Inlets Essential to Tunnel Ventilation Success

Properly sized inlets – located to supply uniform distribution throughout the animal space – are essential to provide a more comfortable space for cows and poultry.
Inlets Essential to Tunnel Ventilation Success - Articles


Did you unpack and install the inlet openings that came with your tunnel ventilation fans? They were probably in the box, but are hard to see, and easily overlooked. Tunnel ventilation air inlets must be installed properly - at the end of the barn opposite the fans - in order for the system perform effectively. Inlet size determines air exchange rate, operating static pressure, and air speed. Placement determines distribution of fresh air in the animal space. Improper size and placement can result in short circuiting of air, dead spots, increased energy consumption, and inadequate air exchange. Don't worry if you mistakenly threw them away, they can be easily replaced and installed to improve air quality and cow comfort.

The primary objectives of a tunnel ventilation system are: 1) provide a rapid air exchange - to control moisture, gas, temperature, and pollutant levels in the animal space - and 2) provide a breeze to improve the cow's ability to get rid of heat. Designed, installed, and operated properly tunnel ventilation systems can play a significant role in keeping cows comfortable and productive during hot weather.

Ideally tunnel ventilation fresh air inlets are located uniformly across the width of the barn end wall opposite the fans. For end wall inlets, two square feet of inlet area per 1,000 cubic feet per minute (cfm) of fan capacity is recommended. For example, a fan delivering 25,000 cfm needs approximately 50 square feet of inlet area. A stall barn tunnel ventilation system using four 25,000 cfm fans (100,000 cfm total) requires 200 square feet of inlet opening, or a clear opening approximately 5.25' x 38' uniformly across the width of the barn. Six 25,000 cfm fans (150,000 cfm total), need 300 square feet of inlet, or an opening of approximately 8' x 38'. Wall studs, floor joists, beams, and grates block inlet opening, so more end wall or mow floor covering may need to be removed to provide the recommended inlet.

Some stall barn layouts do not allow end wall inlets to be used, so air needs to be drawn in through sidewall openings. Sidewall inlets tend to send incoming air toward the middle of the animal space, away from the cows, creating dead spots at the front end of the stall rows. Recommended opening for sidewall inlets is 3.5 square feet per 1,000 cfm - divided between both sides - to encourage incoming air to 'turn' sooner and provide better air distribution in the feeding alleys.

Existing window and door openings rarely satisfy the necessary inlet requirements. A 3' x 3' window - completely removed - nets only nine square feet of opening. That 8' x 10' door at the end of the service alley may provide 80 square feet of inlet, but it tends to send air rushing past the end of the cow that doesn't breathe - offering little benefit for the cows. When a uniform inlet across the width of the barn cannot be installed, openings in-line with the stall rows and feed alleys are favored.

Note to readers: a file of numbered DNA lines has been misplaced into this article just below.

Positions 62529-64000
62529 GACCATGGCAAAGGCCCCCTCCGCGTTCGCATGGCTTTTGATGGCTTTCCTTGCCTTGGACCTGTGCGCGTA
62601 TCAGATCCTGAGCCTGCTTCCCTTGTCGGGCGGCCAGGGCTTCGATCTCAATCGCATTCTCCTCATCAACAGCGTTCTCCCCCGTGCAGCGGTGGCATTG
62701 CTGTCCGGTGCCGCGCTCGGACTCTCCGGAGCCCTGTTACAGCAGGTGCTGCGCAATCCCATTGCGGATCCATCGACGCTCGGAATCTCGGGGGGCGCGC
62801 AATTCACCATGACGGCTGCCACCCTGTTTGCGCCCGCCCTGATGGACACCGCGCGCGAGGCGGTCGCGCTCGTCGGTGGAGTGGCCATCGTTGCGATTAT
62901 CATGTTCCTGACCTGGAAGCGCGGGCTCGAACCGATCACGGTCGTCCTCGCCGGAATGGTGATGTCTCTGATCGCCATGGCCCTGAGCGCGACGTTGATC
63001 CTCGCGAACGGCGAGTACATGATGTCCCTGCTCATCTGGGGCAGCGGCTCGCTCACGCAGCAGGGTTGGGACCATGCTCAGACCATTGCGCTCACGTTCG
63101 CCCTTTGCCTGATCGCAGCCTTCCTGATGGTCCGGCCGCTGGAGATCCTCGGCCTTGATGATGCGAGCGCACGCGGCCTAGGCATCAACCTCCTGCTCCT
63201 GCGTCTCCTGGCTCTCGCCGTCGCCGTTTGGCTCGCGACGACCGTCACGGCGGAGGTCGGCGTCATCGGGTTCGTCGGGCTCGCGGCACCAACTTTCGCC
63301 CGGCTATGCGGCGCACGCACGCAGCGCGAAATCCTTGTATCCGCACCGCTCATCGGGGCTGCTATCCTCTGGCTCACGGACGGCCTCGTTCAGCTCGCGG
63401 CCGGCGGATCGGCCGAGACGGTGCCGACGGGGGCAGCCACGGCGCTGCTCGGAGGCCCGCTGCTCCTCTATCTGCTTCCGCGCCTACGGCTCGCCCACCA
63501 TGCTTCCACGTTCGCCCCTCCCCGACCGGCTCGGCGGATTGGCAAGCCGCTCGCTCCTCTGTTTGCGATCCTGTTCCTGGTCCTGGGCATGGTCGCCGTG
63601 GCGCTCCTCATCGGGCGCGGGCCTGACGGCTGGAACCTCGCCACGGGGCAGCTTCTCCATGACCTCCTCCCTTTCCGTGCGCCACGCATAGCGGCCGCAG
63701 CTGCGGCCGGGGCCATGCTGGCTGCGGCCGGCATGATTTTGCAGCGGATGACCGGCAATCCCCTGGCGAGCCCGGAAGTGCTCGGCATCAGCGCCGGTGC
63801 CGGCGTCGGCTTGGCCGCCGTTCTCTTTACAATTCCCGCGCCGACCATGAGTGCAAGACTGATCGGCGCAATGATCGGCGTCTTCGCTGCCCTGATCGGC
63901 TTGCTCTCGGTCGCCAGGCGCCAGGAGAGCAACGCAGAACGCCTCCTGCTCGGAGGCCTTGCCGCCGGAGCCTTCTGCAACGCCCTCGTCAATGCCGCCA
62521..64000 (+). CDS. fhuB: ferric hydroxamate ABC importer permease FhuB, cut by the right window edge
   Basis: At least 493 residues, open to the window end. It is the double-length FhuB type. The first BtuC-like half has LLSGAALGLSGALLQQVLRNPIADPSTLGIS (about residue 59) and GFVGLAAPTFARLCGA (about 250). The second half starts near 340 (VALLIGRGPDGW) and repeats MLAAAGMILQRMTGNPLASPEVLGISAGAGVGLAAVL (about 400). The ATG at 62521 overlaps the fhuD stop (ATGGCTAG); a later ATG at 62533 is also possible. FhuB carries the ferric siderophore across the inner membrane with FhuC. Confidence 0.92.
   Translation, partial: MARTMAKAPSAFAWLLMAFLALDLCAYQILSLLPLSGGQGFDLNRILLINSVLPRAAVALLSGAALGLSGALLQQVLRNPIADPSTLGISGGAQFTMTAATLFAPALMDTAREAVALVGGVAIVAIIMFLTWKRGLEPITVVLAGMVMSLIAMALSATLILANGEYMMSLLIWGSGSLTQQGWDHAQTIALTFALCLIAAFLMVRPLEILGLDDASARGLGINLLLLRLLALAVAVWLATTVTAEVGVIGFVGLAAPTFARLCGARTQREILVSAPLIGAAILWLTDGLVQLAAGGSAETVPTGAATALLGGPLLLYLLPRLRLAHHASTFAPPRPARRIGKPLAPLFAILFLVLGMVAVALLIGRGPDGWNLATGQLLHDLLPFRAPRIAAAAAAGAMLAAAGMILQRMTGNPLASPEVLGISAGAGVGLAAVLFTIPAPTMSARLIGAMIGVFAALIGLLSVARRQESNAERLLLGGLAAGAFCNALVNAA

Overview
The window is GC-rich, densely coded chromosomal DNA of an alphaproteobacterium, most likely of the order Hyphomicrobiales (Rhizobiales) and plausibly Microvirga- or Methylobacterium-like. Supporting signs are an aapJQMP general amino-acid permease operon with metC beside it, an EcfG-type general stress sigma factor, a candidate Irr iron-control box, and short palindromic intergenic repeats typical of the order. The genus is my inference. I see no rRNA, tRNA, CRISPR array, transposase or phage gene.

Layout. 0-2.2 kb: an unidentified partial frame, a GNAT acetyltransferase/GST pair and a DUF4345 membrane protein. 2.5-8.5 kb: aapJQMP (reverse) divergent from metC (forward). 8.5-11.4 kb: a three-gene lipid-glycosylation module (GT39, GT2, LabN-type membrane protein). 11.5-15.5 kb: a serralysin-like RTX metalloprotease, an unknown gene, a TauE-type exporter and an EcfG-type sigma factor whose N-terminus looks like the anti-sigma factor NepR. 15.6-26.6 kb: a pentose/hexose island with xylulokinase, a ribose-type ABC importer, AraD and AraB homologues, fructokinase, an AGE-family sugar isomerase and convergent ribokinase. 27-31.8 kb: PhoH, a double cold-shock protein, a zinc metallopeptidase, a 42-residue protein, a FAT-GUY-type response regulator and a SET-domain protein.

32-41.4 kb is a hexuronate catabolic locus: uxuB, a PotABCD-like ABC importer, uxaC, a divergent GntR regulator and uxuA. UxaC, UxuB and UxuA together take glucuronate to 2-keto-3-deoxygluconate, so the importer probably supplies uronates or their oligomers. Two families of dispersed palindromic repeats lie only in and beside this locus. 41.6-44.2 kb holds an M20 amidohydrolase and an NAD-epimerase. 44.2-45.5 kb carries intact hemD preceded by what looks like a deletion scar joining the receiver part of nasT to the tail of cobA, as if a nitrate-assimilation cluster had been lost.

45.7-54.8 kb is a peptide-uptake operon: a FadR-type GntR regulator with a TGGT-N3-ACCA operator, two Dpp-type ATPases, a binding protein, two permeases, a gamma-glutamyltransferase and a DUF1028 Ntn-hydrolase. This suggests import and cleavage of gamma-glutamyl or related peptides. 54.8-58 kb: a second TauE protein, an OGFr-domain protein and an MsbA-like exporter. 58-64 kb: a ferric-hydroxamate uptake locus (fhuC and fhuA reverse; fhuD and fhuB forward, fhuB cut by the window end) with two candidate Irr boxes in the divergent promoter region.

Along with an anemometer to measure air speed throughout the animal space, I use soap bubbles to track the path of moving air. Blowing bubbles does add some fun to the job, but it also quickly points out dead air spots and unplanned inlets. A few summers ago I was invited to evaluate the tunnel ventilation systems installed in 23 dairy stall barns. Fan capacity for all the systems met or exceeded the requirements based on the building dimensions and number of cows. Two of 23 had enough total inlet space - properly located - to accommodate the fan capacity and provide maximum benefit for the cows.

Providing too little inlet forces the fans to work harder, consuming more energy to remove less air from the building. One evaluated system had potential fan capacity of 150,000 cfm, but only 80 square feet of inlet area. Window inlets in line with each feed alley sent air sailing down the length of the barn in excess of 8 mph. However, due to a lack of air exchange and poor air distribution, the middle alley and stall beds were damp. After some mow floor boards were removed to increase the total inlet area and provide more uniform distribution, the floors and stall beds soon dried out, and the fans sounded relieved!

Designed, installed, and operated properly, tunnel ventilation systems can play a major role in keeping cows comfortable and productive during hot weather. Providing enough fan capacity is important, but properly sized inlets - located to supply uniform distribution throughout the animal space - are essential to provide a more comfortable space for the cows.

If you feel your tunnel ventilation system isn't performing as well as it should, check the size and placement of the inlets to see if they may be affecting performance. For more information on tunnel ventilation system design contact your local Penn State Extension office and request Fact Sheet G-78, "Tunnel Ventilation" or download a copy from our web site. If you still can't find the inlet opening that came with your fan, send me a self-addressed stamped envelope and I will gladly send you a replacement. Over 300 square feet of clear opening can easily be folded and sent in a standard envelope.